Kate Thompson sells images of her paintings printed on organza in her Etsy shop.  I have taken one of her prints and laid it over the Basket stencil rust print.  I could attach this using Lite Steam-A-Seam 2 fusible bonding.  It could be that simple or could be further embellished with paint, stitching, lace, etc.

I made this rust printed fabric image into a simple prayer flag.  I printed The Apache Blessing onto organza using an ink jet printer and stitched it onto the rust dyed fabric.  I wrapped the stick with some red embroidery thread and attached to the fabric. 

The Process


Choose the stencil you will use and be sure to use masking tape to cover the StencilGirl® information at the bottom or else that will appear on your rust print.

Fill a spray bottle with ½ white vinegar and ½ water.

Fill a quart size (or larger) baggie with sand and make sure it is sealed securely.

Take the piece of fabric and wet it, wring it out until it’s just damp.

Put a towel down and put a piece of plastic down larger than your piece of fabric.

Lay the fabric on the plastic and then the stencil onto the fabric.

Take a roll of steel wool and unwind it.  Stretch it out a bit and tear/cut the size you need to cover your stencil.  Lay it over your stencil.  If the steel wool exceeds the size of your stencil then the rust will show outside the cut of the stencil.  See the image of Roxanne Evans Stout stencil I used for the prayer flag.  Those rust areas outside the stencil were because the steel wool overlapped. Be sure to wear a mask when handling the steel wool, you don’t want to breathe the tiny particles, and it’s a good idea to wear gloves too.

Using the 50/50 vinegar water in the spray bottle, wet the steel wool until wet.  You do not want it saturated but you need it evenly wetted.

Lay the sand bag on top of the whole “sandwich”.  Plastic, stencil, fabric, steel wool, sand bag.  The sand bag will weigh the steel wool down onto the fabric.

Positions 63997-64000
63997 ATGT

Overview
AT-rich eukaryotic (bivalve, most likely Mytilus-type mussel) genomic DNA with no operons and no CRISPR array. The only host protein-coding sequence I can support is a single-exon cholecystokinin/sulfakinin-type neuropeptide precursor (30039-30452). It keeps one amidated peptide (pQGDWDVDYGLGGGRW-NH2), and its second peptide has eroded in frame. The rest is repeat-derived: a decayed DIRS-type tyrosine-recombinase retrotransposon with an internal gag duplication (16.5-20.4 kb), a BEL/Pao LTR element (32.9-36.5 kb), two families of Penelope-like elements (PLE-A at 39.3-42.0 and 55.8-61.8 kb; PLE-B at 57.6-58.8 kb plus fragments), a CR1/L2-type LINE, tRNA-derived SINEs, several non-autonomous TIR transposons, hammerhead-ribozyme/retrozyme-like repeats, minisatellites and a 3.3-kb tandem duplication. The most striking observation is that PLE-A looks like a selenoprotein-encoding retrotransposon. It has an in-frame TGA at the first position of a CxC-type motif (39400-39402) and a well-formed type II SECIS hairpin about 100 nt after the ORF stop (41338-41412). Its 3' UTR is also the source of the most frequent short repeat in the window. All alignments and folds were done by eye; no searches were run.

Now the tricky part is how long?  Rust needs, moisture, air, and heat to promote.  So if it’s a hot sunny day this could go fast, within an hour or two.  Keep lifting the sand bag to make sure the steel wool is moist.  If it’s dry spritz it with the vinegar/water. If you have this in a warm room it could be done within 5 – 8 hours.  Or leave it overnight.

Gently lift the stencil and check to see if the image is showing yet.  If not you may need to wet the steel wool some more and leave a bit longer.

After you remove the layers and have the image on the fabric you need to iron it.  Remember that some of the rust is not going to set into the fabric and will rub off so be sure to put down a press cloth on your ironing area and also put a press cloth on top to protect your iron.  I buy cotton sheets at the thrift store and tear them up to use as press cloths.  Be sure the iron is on the hottest setting, this will help set the rust a bit more.

Fill a tub with ¼ cup baking soda and hot water.  Soak your rust piece in that for about 10 -15 minutes.  Then wash your fabric using a mild soap and rinse.  Let it dry and then iron it again and it’s ready to use.

If you want to explore rust dyeing techniques further perhaps you would like to join me and Jen

Cushman for an intimate gathering in Cottonwood, AZ in a private retreat compound.  Oct. 21 -25, 2021.  Five days of art and inspiration, sisterhood and creativity, intention and self-discovery (and rust dyeing).  Mundane meets magic … or better known as “Rust and Stardust”.  The perfect balance of chemistry and creativity with a sprinkling of mysticism.

For more info visit Rust & Stardust — Soul Stir Magic

Lorri Scott